Tips on Installing Vinyl Siding
Vinyl siding is tough, durable and maintenance free. It needs nothing more than a rinse from a hose to keep it clean and you never have to paint again. It's a great way to keep your house maintenance free and enhance the look of it.
Start from Scratch
There are certain materials that you can leave on the house if it's in good shape. However, the best job that money can buy would be to take off what's there, get back to the sheathing, put a house wrap on it, foam and then apply the vinyl siding.
When measuring your house for siding, do not deduct for windows or doors. Measure it like it's a square from the width -- from the bottom to the top of the peak.
Work With a Friend
Hanging it from one ladder is extremely difficult. You are dealing with very flimsy pieces. You need at least two ladders and a trusted friend, and if you can get a scaffolding system, that would work even better.
Always use a Level
Snap a level line all the way around your house and make sure it's level. The first piece of vinyl you're going to hang is on the starter strip. It will be made of aluminum and it usually comes about 3 inches in width and 12 feet long. It is important to check your level every four or five courses by putting a level on the siding.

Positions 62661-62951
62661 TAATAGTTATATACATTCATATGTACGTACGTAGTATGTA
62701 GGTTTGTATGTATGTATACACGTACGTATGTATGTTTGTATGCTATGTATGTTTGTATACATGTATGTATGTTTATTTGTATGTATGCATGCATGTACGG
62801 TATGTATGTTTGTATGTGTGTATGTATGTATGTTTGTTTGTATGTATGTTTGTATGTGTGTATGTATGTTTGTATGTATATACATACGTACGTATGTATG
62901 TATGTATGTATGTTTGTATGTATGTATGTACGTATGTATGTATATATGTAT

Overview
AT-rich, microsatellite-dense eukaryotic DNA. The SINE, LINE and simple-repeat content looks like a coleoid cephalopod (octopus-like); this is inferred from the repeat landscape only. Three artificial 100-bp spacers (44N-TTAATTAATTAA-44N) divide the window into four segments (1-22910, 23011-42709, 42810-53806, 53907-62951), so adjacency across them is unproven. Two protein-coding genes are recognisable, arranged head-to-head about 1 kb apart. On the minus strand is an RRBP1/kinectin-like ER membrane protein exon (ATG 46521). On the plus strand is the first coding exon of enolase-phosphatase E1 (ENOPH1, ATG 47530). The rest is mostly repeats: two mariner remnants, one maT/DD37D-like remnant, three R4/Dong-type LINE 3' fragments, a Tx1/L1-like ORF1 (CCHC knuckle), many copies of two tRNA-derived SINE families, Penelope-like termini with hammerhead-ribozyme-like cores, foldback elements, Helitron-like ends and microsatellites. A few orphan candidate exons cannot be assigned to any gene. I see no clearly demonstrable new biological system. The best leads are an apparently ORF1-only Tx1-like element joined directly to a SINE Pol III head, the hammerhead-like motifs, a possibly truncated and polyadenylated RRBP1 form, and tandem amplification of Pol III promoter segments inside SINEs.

Cut the Siding Short
When cutting vinyl siding, it's usually to go into a corner. You need to leave at least 1/4". Whatever your measurement is, take at least 1/4" or 1/8" on both sides for the panel to slide back and forth. If you don't cut your siding short, when it expands in the summer it's going to buckle.
Hide the Seams
Always start from the back of the house and work forward toward the street, so seams are now facing the backyard. Make sure you overlap where you have a joint only when necessary. It's important to use the factory edge at the seams. It assures that you get the proper overlap.
Hang the Siding
This is one of the most crucial steps in installing vinyl siding. Never nail the siding to your house, hang it. Set your nails about 1/8" to 1/16" away from the wall. You are not going to set it hard. This will allow movement when it expands or contracts.
When heat builds up in your attic, it can warp your roof. Let that heat escape and keep an even temperature. Vent out your attic by installing perforated soffits with gable vents. Another added bonus would be to get ridge vents that will add airflow through the attic space.
Heat is Damaging
Your grill will be your siding's worst enemy. The heat it generates will damage your siding and you will have to replace it. Keep the barbecue as far from your siding as possible.